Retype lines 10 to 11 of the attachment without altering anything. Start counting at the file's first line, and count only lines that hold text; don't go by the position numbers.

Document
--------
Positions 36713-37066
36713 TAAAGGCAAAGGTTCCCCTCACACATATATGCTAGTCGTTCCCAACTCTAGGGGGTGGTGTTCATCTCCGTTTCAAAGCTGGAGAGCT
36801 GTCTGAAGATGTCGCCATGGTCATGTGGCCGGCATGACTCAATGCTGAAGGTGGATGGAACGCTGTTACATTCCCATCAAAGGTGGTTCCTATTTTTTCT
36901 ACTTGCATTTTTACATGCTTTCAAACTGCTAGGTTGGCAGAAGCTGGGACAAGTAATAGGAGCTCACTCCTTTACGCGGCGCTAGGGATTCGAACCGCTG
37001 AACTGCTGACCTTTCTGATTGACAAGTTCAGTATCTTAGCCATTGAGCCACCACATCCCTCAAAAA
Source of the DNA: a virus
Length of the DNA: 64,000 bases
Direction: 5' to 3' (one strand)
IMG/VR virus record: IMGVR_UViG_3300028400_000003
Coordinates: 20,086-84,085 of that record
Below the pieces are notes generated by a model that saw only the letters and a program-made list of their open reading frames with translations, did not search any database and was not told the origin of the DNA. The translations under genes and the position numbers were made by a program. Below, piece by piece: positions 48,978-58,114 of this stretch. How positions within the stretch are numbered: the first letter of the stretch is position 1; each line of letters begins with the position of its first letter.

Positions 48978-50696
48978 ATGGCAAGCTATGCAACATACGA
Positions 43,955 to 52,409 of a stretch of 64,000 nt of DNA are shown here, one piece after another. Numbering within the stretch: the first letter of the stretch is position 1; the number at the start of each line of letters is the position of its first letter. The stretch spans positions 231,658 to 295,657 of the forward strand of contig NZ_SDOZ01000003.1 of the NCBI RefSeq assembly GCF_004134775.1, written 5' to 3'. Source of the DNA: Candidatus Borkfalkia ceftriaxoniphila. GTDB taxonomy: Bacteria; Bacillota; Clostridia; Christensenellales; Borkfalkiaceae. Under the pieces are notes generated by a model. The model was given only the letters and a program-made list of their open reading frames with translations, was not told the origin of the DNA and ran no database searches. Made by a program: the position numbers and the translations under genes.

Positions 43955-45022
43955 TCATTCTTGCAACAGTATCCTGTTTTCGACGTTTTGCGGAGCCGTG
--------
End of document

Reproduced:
Coordinates: 20,086-84,085 of that record
Below the pieces are notes generated by a model that saw only the letters and a program-made list of their open reading frames with translations, did not search any database and was not told the origin of the DNA. The translations under genes and the position numbers were made by a program. Below, piece by piece: positions 48,978-58,114 of this stretch. How positions within the stretch are numbered: the first letter of the stretch is position 1; each line of letters begins with the position of its first letter.